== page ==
Eddie Izzard

Last updated

Eddie Izzard
Eddie Izzard comes to Crouch End.jpg
Izzard in 2015
Born (1962-02-07) 7 February 1962 (age 59)
Aden, Aden Colony (now Aden, Yemen)
Comedy career
Years active1982–present
Website www.eddieizzard.com/en OOjs UI icon edit-ltr-progressive.svg

Eddie Izzard ( /ˈɪzɑːrd/ ; born 7 February 1962) is an English stand-up comedian, actor, writer, and activist. Her comedic style takes the form of rambling whimsical monologues and self-referential pantomime.


Her stand-up comedy tours have included Live at the Ambassadors (1993), Definite Article (1996), Glorious (1997), Dress to Kill (1998), Circle (2000), Stripped (2009), and Force Majeure (2013). She starred in the 2007 television series The Riches and has appeared in numerous films including Ocean's Twelve and Ocean's Thirteen , Shadow of the Vampire , The Cat's Meow , and Valkyrie . She has also worked as a voice actor on films such as Five Children and It , The Chronicles of Narnia: Prince Caspian , Abominable , and the Netflix original series Green Eggs and Ham. Among various accolades, Izzard won two Primetime Emmys for Dress to Kill and was nominated for a Tony Award for her Broadway performance in A Day in the Death of Joe Egg .

In 2009, she completed 43 marathons in 51 days for Sport Relief despite having no history of long-distance running. In 2016, she ran 27 marathons in 27 days in South Africa in honour of Nelson Mandela, raising £1.35 million. Regularly performing in French, among other languages, Izzard is an active supporter of Europeanism and the European Union. A dedicated Labour Party activist, she twice ran unsuccessfully for the party's National Executive Committee but temporarily joined as runner-up after Christine Shawcroft resigned in March 2018. Izzard is genderfluid and has said she prefers 'she' and 'her' pronouns, but "[doesn't] mind" 'he' and 'him'. [1] [2]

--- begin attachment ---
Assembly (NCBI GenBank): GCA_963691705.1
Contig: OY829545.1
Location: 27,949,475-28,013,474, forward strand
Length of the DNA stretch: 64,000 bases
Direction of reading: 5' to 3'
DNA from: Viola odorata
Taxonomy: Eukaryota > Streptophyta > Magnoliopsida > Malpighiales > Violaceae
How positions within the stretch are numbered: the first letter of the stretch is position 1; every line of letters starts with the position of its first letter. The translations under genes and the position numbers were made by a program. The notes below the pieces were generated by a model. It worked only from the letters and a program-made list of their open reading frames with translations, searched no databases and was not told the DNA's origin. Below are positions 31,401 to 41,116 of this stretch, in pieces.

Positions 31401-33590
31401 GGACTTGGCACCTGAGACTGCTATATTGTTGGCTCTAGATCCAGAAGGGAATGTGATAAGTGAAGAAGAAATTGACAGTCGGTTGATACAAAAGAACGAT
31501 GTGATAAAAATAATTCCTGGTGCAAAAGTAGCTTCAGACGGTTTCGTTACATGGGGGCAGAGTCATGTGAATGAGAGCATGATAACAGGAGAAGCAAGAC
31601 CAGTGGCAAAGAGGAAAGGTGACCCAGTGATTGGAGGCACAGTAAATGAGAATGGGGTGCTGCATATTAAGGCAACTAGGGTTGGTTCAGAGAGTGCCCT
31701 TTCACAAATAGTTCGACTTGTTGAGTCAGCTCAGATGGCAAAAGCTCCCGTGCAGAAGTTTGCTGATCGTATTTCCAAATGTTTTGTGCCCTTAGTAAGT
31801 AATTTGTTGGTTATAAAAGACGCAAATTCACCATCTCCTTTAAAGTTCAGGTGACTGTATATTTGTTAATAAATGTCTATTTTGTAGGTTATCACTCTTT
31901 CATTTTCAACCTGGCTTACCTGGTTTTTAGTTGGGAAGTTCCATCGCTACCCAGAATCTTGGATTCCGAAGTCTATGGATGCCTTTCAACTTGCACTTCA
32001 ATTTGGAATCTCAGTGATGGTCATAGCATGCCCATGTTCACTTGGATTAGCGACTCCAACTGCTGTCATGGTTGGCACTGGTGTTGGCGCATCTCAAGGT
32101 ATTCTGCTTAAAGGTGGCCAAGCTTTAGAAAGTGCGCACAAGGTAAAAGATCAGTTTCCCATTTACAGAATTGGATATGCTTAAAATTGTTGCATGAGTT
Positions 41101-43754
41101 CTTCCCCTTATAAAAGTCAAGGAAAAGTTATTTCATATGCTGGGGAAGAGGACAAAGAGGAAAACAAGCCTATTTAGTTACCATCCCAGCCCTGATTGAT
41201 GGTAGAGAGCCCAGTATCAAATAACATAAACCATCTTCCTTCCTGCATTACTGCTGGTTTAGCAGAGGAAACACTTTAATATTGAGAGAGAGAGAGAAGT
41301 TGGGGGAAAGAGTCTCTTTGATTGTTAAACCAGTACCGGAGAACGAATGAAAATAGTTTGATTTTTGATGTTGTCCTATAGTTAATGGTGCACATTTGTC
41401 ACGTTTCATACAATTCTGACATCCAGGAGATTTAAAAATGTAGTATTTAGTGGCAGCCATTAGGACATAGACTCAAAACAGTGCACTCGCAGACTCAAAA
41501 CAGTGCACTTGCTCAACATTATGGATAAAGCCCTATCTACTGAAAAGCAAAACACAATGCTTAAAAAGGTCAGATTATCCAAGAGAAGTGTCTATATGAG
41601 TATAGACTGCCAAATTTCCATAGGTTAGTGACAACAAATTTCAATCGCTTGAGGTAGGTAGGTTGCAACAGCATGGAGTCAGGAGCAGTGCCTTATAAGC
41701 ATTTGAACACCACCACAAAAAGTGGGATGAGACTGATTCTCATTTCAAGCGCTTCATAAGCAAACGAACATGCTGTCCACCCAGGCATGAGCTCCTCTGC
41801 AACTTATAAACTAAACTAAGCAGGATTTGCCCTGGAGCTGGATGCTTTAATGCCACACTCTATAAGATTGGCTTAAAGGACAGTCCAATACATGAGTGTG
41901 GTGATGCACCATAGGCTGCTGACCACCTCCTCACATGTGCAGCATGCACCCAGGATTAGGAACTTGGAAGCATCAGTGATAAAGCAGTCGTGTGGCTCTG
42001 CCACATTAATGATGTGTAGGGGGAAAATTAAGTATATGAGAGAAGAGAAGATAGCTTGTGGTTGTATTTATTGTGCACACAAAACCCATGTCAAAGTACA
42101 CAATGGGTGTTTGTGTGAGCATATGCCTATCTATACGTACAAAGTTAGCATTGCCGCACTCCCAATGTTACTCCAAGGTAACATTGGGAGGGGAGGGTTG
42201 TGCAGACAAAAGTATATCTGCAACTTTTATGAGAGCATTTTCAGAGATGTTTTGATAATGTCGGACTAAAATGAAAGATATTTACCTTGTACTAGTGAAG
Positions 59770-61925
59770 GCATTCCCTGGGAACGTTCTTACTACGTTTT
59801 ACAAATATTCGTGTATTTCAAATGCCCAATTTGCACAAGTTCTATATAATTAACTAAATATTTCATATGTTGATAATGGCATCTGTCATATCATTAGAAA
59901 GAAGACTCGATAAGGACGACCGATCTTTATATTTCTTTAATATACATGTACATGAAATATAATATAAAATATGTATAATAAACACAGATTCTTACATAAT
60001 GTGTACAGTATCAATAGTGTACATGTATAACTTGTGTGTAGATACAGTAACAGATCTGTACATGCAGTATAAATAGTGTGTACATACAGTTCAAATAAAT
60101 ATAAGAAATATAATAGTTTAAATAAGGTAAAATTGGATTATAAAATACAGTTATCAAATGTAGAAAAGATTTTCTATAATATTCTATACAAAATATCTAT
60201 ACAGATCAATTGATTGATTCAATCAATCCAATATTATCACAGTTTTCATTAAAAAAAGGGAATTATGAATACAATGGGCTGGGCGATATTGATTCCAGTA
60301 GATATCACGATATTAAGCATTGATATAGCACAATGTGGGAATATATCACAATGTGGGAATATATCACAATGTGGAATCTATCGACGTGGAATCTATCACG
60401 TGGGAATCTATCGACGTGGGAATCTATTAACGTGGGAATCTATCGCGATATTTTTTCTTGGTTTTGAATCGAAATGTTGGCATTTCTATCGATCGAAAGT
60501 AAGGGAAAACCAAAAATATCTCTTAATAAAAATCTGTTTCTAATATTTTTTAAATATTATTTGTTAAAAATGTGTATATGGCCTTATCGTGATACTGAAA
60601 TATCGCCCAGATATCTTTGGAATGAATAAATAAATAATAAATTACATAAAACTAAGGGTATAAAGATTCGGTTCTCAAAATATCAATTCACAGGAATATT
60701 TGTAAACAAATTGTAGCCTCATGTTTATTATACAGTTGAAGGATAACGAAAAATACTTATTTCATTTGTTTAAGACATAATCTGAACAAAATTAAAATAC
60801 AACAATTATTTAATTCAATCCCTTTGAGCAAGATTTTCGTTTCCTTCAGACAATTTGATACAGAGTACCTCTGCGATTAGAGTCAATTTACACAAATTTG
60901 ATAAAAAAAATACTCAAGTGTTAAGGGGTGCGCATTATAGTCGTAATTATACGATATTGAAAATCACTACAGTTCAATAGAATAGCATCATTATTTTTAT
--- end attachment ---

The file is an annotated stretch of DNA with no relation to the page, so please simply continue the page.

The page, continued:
Early life

Eddie Izzard was born on 7 February 1962 in Aden, Aden Colony (now Aden, Yemen), [3] the child of English parents Dorothy Ella Izzard (1927–1968) and Harold John Michael Izzard (1928–2018). The family name is of French Huguenot origin. [4] Izzard's mother was a midwife and nurse; and her father was an accountant who was working in Aden with British Petroleum at the time of her birth. [5] [6] When she was one year old, the family moved to Northern Ireland, settling in Bangor, County Down, where they lived until Izzard was five. [3] [5] [7] [8] The family then moved to Wales, where they lived in Skewen. Her mother died of cancer when she was six and her brother, Mark, was eight. [6] [7] [9] She and her brother built a model railway to occupy their time while their mother was ill (it was donated to Bexhill Museum in 2016). [10] Following their mother's death, Izzard attended [6] [7] St John's School in Porthcawl, Mid Glamorgan, [11] St Bede's Prep School [12] and Eastbourne College. [13] She has said that she knew she was transgender at the age of four, after watching a boy being forced to wear a dress by his sisters, [14] and knew she wanted to be an actor at the age of seven. [15]


Izzard in 2008 EddieIzzard.jpg
Izzard in 2008

Izzard began to toy with comedy at the University of Sheffield with student friend Rob Ballard. [16] [17] After leaving accountancy, Izzard and Ballard took their act to the streets, [16] [17] often in Covent Garden. [11] [18] [19] After splitting with Ballard, she spent a great deal of the early 1980s working as a street performer in Europe and the United States. She says that she developed her comedic voice by talking to the audience while doing solo escape acts. [20] She then moved her act to the stand-up comedy venues of Britain, the first gig being at the Banana Cabaret in Balham, London. [7] [21]

In 1987, she made her first stage appearance at the Comedy Store in London. [8] She refined her comedy material throughout the 1980s, and in the early 1990s began earning recognition through improvisation, in part at her own club, "Raging Bull" in Soho. [19] Izzard's 'big break' came in 1991 after performing her "Raised by Wolves" sketch on the televised "Hysteria 3" AIDS benefit. [22]